Within the social media, which do you use most for news: Twitter, Facebook or YouTube?
Again, in the answers students will be guessing, so encourage the continued use of the speculative phrases. Then display the stats from the infographic which show the use of social media as a news source in the USA. The students can start making comparisons with their own answers. You could give sentence frames such as:
50% of Americans get breaking news via social media, but I think it’s less/more here
TV News is still the top news source over there, and/but it’s probably the same/less/more here
Twitter is the 2nd top news source in social media, but I use it more / less /never use it
I get my news online more than/less than/around three times a week!
Ask the Ss to think of other significant news stories and where they heard them first. My group commented that they had heard, variously, of the Spanish 15M movement, the story of Argentina’s expropriation of the Spanish oil company Repsol, and that day’s biggest story, the resignation of Barcelona coach Pep Guardiola, via social media networks.
Now ask them to tell each other about one of the stories. Give the following starter:
Have you heard about __________? I just saw it on the news/online/in the paper ….
Really? No …. / Oh, that’s interesting / awful / ridiculous …
As they are speaking, note down how well they are using discourse markers for reporting, clarifying, being honest, contrasting etc. Ask them to write down a rough version of the short dialogue they just had, or put it on one side of the board. Then I chose to highlight the following, all highly frequent in spoken British English:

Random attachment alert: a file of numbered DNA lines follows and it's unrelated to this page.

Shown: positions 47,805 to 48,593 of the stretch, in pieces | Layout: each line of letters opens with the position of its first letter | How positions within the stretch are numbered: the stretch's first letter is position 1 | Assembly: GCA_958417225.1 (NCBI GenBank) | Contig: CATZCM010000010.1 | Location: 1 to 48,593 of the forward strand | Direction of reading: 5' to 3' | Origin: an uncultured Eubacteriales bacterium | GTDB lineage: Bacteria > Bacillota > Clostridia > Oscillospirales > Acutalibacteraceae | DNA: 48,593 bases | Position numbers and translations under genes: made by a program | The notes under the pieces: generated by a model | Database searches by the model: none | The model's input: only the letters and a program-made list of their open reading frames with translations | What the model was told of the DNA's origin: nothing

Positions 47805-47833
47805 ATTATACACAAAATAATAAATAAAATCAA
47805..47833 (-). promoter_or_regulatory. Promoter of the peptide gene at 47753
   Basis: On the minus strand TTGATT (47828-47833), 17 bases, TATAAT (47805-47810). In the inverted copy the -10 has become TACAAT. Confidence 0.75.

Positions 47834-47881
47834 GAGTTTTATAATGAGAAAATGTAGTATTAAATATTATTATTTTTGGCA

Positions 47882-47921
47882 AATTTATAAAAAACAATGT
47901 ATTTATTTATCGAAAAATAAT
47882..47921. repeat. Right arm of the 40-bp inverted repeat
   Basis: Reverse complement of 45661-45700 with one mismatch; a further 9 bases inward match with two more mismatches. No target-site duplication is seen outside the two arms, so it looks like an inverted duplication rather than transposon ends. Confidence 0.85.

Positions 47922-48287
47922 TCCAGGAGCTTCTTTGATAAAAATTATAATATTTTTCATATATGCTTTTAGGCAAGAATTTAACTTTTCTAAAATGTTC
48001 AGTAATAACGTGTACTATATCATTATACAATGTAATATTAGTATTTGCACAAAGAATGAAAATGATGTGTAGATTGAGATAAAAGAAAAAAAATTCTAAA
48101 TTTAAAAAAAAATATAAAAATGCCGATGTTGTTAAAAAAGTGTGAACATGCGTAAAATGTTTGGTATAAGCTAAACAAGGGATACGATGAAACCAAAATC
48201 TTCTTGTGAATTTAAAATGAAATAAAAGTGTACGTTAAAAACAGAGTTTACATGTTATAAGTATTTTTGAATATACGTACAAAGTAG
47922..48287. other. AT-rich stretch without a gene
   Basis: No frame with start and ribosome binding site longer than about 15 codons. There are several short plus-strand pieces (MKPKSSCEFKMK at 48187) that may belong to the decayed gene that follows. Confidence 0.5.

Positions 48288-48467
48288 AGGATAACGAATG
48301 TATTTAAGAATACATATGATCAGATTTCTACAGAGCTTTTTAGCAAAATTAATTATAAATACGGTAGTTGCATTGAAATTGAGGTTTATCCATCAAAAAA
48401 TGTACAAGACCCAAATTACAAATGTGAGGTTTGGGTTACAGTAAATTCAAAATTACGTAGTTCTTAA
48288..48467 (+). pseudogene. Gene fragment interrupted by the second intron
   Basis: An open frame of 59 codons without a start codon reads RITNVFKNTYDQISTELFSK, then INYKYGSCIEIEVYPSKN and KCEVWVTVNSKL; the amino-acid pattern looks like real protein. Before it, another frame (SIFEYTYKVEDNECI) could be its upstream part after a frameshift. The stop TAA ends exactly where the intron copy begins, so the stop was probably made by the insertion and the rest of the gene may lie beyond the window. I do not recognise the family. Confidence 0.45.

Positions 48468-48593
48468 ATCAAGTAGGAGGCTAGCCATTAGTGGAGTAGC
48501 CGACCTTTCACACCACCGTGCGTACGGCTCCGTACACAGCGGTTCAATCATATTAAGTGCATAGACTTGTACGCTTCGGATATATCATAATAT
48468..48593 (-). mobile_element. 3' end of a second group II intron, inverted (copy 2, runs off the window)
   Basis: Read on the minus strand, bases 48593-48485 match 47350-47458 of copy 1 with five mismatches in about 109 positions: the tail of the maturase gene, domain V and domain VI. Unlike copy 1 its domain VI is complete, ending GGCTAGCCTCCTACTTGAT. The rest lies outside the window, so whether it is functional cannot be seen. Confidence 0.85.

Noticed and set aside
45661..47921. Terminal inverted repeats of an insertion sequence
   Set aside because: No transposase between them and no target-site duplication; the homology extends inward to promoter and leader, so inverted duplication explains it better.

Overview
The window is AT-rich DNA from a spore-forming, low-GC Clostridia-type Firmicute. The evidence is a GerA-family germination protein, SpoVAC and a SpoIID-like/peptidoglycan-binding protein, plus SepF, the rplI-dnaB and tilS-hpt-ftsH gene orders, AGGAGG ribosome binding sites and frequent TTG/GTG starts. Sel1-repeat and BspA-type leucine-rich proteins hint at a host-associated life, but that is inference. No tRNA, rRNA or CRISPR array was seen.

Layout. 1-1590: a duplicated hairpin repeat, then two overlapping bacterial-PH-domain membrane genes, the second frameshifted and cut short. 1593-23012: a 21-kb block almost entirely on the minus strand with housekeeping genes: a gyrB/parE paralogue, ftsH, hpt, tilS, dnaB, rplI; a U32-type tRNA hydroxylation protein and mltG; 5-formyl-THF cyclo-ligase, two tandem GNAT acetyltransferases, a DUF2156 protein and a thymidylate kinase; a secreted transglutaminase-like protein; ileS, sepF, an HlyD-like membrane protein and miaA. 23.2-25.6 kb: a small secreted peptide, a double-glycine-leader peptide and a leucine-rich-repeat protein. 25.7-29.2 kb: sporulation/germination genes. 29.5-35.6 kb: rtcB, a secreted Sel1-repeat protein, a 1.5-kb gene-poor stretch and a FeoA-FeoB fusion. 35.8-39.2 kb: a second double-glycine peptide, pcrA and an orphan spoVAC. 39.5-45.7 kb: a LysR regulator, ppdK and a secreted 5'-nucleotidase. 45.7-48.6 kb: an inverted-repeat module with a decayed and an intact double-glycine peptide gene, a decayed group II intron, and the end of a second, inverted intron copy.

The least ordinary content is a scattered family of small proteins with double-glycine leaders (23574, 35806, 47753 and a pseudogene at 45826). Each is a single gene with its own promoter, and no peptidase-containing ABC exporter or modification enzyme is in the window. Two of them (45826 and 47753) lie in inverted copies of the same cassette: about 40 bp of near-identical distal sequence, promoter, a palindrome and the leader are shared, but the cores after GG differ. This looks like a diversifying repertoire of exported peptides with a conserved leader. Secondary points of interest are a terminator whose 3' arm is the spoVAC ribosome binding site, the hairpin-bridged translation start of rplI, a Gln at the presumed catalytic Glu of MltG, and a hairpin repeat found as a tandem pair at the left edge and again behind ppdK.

it’s/they’re saying that …. apparently/ it seems that … / to be honest, honestly … / mind you, … / in fact …
After boarding these (on the other side) and labeling clearly, with examples, the best way to check understanding is to get them to insert into the dialogue they’ve just written. My Ss then came up with (I’ve smoothed the rough edges):
Have you heard about Pep Guardiola’s resignation? I saw it on Facebook this morning!
Yeah, it’s really sad! Mind you, it wasn’t a big surprise for me.
Yeah, apparently he’s really tired. They’re saying that he wants to spend more time with his family.
Well, to be honest, I don’t blame him!
As they read through this you can focus on pronunciation: sentence stress, intonation and connected speech could all be dealt with here according to needs, with lots of drilling.
I then give out scraps of paper for the Ss to write down some of the key discourse markers – especially the ones they are not accustomed to. They should then start describing a new story, grabbing the phrases as they use them. You can encourage competitiveness by making this rule: the person who grabs the most phrases is the winner. This might increase their desire to use the target language and grab it back off each other.
With changes of partner and an enthusiastic group, this can go on for some time. Be sure to feedback on the content of the students’ conversations as well as any errors.
Extension 1 – process writing a pros/cons discursive essay
Simply ask the Ss to brainstorm the pros and cons of social media as a news source. Having done this, they can compare with the infographic pros and cons.
to get the scoop
to be in harm’s way
to disseminate a story
Brainstorm an introductory paragraph with your class, perhaps using some stats from the infographic. Then assign different groups to write a pros paragraph, a cons one and a conclusion. This time, the discourse markers focused on will be much more formal.
One advantage is … A second … A further …
In contrast, … On the other hand, …. However, ….
Clearly, … It can be argued that …
To sum up …
Copy the various paragraphs together then give it back to the students to correct and redraft.
Combine with this great lesson from teflgeek which makes use of the Guardian’s open journalism campaign. The modern version of the Three Little Pigs features examples of social media interacting with traditional media and could provoke further debate on the future roles of both.
Designer Lessons by George Chilton is licensed under a Creative Commons Attribution-NonCommercial-NoDerivs 3.0 Unported License.